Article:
We all have a sign that lets us know the semester is coming to an end: the amount of freshmen huddled in the commentary section of the library rushing to finish their exegeticals, the group projects, the amount of tests or the four 15-page papers assigned at the beginning of the year that you’ve been procrastinating for three months. (It was all on the syllabus. I could’ve started earlier than a week before the due date. But binge-watching Netflix sounded better at the time. I regret nothing.)
However, one universal sign that we can all use to determine how close we are to end-of-semester is the amount of desperate faces in the student center.
They’re looking longingly over at the Dr. Jack’s baristas, craving the sweet nectar of caffeine, a college necessity. Yet, their $450 was recklessly spent in the first couple weeks of the semester. Now, look where they find themselves. They’re stuck in an internal debate: Do I spend money from my dwindling bank account, ask a friend for their Chick money or slowly suffer in a sleep-deprived and hunger state?
In these groups, I find myself as the reckless spender, and at this point in every semester, I am stuck pondering my money squandering habits. Where did all my money go? Was it during rush and pledge week when the caf hours did not fit into my schedule? Was it the medium Caramel Coffey Chip with whip every morning (and the occasional one in the afternoon)? The weekend’s worth of Sandella’s quesadillas? The answer is yes to all the above. My allotted $450 of Chick money disappeared faster than my childhood.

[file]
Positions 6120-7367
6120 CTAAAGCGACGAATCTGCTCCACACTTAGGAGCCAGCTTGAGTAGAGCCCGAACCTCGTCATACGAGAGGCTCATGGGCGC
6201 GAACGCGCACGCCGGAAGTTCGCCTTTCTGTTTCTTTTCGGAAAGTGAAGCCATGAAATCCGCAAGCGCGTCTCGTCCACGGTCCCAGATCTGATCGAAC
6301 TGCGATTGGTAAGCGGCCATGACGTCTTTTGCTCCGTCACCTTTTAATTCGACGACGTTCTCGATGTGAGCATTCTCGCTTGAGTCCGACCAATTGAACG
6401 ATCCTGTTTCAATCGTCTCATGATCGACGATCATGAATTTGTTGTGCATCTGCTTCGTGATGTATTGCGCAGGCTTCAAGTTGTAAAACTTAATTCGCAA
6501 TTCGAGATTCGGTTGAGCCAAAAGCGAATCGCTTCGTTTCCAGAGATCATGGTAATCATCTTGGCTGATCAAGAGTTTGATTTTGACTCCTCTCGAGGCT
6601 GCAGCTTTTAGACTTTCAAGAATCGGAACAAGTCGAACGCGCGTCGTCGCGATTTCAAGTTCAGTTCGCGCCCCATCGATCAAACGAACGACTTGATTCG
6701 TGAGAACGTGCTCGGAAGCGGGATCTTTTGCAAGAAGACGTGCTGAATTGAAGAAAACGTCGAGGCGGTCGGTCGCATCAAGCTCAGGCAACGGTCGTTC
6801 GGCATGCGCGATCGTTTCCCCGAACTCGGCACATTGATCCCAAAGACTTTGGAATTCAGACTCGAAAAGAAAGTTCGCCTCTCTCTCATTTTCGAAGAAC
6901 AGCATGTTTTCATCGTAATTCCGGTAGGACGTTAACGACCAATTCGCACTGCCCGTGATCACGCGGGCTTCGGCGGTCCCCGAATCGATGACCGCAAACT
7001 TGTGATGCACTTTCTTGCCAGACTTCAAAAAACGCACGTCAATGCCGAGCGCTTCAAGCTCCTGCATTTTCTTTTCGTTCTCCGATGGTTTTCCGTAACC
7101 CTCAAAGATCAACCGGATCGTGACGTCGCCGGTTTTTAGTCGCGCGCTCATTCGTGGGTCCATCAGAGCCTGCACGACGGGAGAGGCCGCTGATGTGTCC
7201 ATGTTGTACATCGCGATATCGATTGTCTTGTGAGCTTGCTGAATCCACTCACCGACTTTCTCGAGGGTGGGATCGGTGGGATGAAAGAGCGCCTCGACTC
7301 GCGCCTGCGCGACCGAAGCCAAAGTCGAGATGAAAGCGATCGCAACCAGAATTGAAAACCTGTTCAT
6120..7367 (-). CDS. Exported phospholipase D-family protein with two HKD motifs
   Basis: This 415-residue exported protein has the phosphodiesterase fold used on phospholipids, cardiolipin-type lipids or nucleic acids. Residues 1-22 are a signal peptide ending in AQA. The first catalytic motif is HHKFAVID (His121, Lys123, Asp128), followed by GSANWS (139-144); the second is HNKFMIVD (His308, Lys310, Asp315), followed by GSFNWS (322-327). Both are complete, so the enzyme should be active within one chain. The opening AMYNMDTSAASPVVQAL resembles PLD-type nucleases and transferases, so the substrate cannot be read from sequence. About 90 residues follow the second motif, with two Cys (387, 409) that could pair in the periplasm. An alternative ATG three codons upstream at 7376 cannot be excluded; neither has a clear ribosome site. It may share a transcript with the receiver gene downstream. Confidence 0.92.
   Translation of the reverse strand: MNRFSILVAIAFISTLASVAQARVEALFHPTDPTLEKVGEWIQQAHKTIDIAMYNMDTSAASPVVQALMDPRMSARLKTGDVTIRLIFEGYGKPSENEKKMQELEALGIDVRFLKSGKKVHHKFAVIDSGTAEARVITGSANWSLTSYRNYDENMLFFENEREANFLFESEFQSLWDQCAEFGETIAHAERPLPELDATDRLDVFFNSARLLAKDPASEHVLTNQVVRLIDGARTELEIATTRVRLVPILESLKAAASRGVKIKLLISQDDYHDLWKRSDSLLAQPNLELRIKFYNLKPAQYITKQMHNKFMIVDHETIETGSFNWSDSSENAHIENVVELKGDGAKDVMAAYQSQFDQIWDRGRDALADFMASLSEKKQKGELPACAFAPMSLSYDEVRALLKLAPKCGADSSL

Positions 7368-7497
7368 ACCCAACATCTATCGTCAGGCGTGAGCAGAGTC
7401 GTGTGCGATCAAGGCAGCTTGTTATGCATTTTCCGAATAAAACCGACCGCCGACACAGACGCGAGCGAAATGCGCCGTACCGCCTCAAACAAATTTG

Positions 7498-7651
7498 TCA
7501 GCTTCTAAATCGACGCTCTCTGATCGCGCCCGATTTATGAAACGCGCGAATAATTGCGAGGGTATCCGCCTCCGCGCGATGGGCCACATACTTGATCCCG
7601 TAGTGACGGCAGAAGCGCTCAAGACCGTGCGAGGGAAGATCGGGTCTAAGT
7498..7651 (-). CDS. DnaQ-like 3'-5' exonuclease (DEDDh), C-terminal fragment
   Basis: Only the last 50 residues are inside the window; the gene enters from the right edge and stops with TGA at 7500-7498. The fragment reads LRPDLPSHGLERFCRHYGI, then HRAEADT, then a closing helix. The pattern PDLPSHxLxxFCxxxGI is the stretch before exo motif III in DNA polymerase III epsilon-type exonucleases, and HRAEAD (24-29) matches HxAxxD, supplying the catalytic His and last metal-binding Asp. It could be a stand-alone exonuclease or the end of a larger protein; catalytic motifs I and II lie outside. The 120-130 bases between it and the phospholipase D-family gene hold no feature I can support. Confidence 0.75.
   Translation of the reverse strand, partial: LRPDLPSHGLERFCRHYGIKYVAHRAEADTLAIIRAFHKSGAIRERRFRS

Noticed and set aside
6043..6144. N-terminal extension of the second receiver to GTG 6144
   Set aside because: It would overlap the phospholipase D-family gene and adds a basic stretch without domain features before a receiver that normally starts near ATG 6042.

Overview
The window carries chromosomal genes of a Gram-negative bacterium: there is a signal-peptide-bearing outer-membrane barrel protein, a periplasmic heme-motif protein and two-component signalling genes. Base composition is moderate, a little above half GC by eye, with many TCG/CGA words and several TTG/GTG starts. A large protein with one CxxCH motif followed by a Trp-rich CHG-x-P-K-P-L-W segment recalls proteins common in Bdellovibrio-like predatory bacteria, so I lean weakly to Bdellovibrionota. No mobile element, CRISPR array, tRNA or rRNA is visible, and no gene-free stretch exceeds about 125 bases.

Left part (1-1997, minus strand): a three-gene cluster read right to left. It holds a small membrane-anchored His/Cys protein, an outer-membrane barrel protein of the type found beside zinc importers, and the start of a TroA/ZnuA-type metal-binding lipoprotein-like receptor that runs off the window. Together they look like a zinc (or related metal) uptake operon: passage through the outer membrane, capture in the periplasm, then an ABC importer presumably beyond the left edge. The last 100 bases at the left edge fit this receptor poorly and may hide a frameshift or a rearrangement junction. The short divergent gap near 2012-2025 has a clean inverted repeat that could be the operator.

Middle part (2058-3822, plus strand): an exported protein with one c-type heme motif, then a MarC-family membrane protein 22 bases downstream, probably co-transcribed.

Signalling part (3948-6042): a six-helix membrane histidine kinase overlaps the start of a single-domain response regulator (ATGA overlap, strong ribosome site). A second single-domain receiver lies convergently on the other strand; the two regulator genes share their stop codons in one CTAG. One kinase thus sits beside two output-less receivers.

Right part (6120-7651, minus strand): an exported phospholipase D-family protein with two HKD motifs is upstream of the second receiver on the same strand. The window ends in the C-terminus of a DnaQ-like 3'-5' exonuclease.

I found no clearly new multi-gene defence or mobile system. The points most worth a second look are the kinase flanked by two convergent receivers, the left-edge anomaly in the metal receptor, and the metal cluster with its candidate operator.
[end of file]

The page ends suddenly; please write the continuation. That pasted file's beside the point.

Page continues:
So what do I do?
I most likely will find myself strategically positioned in the student center, searching for the budgeters. I knew who they would be: the people who walk confidently and happily up to pay for their food. They are the ones with the money. They are the heroes for the rest of us. Who cares if I haven’t talked to them since that one time during WOW my freshman year (or talked to them at all)? We’re all friends here, right? Please, do not make me eat a PB&J every night for the rest of the semester.
To the student budgeters: Blessings. Blessings on you. Blessings on your cow. Blessings on your whole family.
To the reckless spenders: Just try to be better next year? That probably won’t happen, though.
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